### Mathematical Derivations.

Series approximations and integrals used in the derivation of Eqs. **3**–**6** were computed with Mathematica (22), which was also used to prepare Fig. 2 and Fig. S1.

### Single-Atom MR Protocol.

In the single-atom MR protocol, the first step is to carry out translation searches for a specified number of the heavier atoms expected in the structure. For the trials summarized in Table S1, the search looked for four atoms unless fewer sufficiently heavy atoms were expected. In the next step, log-likelihood-gradient completion (described in the next section) was used to complete each of the potential few-atom solutions by adding nitrogen atoms as surrogates for all remaining atom types. Refinement, at each step, of the occupancies of the nitrogen atoms compensates for the difference in scattering power compared with other atom types, such as carbon or oxygen. The log-likelihood-gradient completion continues to convergence, when no further peaks are identified.

The test cases in Table S1 were chosen from the PDB based initially on the criteria that data extending to atomic resolution (1.2 Å or better) were deposited in the form of intensities rather than amplitudes, and that there were no atoms heavier than S in the structure. The initial set was supplemented with several cases at lower than 1-Å resolution in which there are atoms heavier than S, as the success rate was otherwise low in this resolution range. Note that the *LLGI* per atom after the initial search for individual heavier atoms provides a reasonable diagnostic indication of success. For the cases where the protocol succeeded, *LLGI* per atom ranged from 21.5 to 272.2 with a mean of 88.3, whereas for cases where the protocol failed, *LLGI* per atom ranged from 19.0 to 43.5 with a mean of 28.4. The difference in *LLGI* per atom distributions for the data from Table S1 is illustrated in Fig. S2 by a box plot, generated with BoxPlotR (23).

### Log-Likelihood-Gradient Completion.

In a log-likelihood-gradient map, peaks show positions where the addition of atoms of a specified type would tend to increase the corresponding likelihood target. The single-atom MR algorithm implemented in Phaser computes a log-likelihood-gradient map corresponding to the MR likelihood function, but does so by using the equivalent functionality required for handling singletons (reflections with only one member of a Friedel pair, hence no anomalous scattering-phase information) in the SAD likelihood target (14). Peak picking is carried out using the same defaults as for log-likelihood-gradient SAD completion, i.e., peaks above 6× the rms value of the map are selected, unless the deepest hole in the map has a greater magnitude. Log-likelihood-gradient completion is iterative, with the addition of atoms increasing the signal in subsequent log-likelihood-gradient maps.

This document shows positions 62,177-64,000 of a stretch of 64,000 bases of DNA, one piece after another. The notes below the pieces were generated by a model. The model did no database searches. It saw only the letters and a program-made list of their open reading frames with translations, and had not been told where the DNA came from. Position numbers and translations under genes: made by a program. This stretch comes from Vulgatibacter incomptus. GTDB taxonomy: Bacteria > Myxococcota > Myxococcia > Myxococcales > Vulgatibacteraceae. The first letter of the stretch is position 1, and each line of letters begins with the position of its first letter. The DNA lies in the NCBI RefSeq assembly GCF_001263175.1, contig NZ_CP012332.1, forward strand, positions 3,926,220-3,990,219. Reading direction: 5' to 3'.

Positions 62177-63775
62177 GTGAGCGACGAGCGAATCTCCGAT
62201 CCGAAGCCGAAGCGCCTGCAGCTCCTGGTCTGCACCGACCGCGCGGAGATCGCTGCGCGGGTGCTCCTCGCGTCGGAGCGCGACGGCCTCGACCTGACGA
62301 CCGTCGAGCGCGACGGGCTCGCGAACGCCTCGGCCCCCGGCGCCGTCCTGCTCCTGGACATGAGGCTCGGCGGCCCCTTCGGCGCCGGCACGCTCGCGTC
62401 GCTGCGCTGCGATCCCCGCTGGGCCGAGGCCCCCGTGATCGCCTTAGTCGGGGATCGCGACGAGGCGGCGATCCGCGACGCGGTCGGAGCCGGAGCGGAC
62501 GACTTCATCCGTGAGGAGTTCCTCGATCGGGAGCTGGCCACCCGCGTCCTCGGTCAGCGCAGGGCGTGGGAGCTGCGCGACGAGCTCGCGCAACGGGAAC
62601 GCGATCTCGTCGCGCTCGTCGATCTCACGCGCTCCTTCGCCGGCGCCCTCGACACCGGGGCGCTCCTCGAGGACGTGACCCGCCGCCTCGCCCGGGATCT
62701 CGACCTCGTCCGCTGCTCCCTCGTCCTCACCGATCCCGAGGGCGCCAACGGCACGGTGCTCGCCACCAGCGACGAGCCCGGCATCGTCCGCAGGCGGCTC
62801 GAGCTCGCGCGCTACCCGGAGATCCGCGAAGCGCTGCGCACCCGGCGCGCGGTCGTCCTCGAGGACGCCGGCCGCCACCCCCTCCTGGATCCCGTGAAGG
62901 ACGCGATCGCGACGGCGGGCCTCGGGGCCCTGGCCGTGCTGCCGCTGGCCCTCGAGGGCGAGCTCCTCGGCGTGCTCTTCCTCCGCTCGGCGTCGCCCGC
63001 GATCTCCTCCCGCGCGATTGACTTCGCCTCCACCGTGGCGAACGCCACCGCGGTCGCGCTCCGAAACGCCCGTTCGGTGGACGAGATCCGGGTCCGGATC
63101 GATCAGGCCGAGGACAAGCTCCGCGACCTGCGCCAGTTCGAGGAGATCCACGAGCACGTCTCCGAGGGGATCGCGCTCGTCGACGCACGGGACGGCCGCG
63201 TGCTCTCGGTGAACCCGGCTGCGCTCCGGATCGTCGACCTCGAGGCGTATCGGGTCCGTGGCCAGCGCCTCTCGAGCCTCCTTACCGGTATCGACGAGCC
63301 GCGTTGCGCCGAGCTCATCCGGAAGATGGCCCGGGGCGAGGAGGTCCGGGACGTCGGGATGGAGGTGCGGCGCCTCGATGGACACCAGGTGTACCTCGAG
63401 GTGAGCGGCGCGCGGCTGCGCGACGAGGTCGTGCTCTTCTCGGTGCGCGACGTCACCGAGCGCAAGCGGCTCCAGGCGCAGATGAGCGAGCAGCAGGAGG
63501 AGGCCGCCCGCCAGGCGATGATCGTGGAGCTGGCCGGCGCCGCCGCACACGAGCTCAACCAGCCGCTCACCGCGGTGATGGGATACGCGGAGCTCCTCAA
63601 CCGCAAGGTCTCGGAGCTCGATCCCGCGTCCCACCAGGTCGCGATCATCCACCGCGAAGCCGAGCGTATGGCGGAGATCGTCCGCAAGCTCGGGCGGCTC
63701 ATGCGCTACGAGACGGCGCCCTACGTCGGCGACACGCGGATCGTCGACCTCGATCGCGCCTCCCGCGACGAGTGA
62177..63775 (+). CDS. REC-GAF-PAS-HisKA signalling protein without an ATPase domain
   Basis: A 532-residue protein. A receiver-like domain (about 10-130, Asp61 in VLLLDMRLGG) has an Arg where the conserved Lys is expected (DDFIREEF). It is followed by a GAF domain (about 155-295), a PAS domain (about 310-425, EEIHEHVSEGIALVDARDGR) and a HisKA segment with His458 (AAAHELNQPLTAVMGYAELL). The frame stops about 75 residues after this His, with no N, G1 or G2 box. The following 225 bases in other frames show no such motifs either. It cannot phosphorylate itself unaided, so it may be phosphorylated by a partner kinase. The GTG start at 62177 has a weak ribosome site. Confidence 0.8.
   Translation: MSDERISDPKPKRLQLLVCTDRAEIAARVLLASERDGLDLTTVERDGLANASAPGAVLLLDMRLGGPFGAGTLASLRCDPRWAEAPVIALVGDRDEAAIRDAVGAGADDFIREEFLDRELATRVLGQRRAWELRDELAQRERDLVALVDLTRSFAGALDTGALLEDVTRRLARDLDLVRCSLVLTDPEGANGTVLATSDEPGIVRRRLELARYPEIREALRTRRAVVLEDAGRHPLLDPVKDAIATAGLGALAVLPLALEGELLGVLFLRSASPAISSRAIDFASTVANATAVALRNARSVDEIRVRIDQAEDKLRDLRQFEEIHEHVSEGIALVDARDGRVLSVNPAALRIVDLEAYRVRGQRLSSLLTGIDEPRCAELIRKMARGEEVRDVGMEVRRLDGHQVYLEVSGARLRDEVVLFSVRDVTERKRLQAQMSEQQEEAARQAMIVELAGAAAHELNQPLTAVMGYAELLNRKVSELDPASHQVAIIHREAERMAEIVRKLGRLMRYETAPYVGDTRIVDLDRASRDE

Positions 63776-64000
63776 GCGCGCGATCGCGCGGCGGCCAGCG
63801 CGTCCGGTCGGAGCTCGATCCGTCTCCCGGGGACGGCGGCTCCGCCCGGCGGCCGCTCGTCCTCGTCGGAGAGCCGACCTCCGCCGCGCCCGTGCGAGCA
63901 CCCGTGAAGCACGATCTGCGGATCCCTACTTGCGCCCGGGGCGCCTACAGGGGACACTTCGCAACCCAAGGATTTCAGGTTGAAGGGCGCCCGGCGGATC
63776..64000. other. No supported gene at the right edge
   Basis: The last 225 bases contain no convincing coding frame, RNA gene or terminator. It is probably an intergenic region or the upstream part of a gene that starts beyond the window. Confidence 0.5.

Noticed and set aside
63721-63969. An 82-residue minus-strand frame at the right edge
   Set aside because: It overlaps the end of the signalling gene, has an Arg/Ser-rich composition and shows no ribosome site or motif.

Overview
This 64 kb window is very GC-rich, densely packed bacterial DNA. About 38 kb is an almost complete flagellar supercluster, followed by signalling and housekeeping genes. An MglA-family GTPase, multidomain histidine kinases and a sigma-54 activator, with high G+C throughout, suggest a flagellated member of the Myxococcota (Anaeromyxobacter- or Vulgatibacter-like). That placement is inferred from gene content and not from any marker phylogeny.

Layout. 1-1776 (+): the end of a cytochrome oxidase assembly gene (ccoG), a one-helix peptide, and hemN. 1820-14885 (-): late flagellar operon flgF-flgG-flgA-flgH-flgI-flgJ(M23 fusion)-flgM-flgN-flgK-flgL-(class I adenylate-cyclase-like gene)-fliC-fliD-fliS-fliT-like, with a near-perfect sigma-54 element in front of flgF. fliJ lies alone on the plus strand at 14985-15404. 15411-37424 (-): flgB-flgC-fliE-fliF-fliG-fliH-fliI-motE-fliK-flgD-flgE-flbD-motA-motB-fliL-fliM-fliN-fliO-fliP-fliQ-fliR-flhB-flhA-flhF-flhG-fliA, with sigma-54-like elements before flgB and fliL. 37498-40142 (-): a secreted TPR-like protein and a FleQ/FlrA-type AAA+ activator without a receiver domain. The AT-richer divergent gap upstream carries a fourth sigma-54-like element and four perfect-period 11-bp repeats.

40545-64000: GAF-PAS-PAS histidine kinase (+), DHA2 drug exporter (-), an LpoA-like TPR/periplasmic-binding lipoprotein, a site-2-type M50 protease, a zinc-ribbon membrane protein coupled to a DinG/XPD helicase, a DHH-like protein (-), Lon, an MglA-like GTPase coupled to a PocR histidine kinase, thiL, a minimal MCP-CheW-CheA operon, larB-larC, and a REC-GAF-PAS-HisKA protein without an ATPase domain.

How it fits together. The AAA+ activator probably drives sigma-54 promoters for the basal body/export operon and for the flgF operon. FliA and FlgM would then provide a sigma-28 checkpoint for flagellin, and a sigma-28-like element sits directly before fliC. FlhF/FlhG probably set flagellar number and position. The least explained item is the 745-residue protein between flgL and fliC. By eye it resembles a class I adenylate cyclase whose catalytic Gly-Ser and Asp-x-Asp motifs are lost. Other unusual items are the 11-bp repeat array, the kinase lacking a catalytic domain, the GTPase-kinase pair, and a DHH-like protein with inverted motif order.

## Acknowledgments

We are grateful to the Local Contact at the European Synchrotron Radiation Facility (ESRF) for providing assistance in using beamline ID14-3, as well as Doreen Dobritzsch for help with the data collection. The diffraction data were collected on beamline ID14-3 at the ESRF, Grenoble, France. This research was supported by a Principal Research Fellowship from the Wellcome Trust (082961/Z/07/Z to R.J.R.), and grants from the NIH (Grant P01GM063210 to R.J.R.), the Swedish Research Council (Grant 521-2014-1833 to K.T. and Grant 2007-5648 to B.L.), the Knut and Alice Wallenberg Foundation (K.T.), the Novo Nordisk Foundation (K.T.), and the Röntgen Ångström Cluster (Grant 349-2013-597 to B.L.). The research was facilitated by Wellcome Trust Strategic Award 100140 to the Cambridge Institute for Medical Research.

## Footnotes

- ↵
^{1}To whom correspondence should be addressed. Email: rjr27{at}cam.ac.uk.

Author contributions: B.L. and R.J.R. designed research; A.J.M., R.D.O., A.G.W., J.R.M.O., K.T., B.L., and R.J.R. performed research; A.J.M., R.D.O., A.G.W., B.L., and R.J.R. analyzed data; A.J.M. and R.J.R. wrote the paper; and all authors contributed to revisions.

The authors declare no conflict of interest.

This article is a PNAS Direct Submission.

Data deposition: The atomic coordinates and structure factors have been deposited in the Protein Data Bank, www.pdb.org (PDB ID code 5m0w).

This article contains supporting information online at www.pnas.org/lookup/suppl/doi:10.1073/pnas.1701640114/-/DCSupplemental.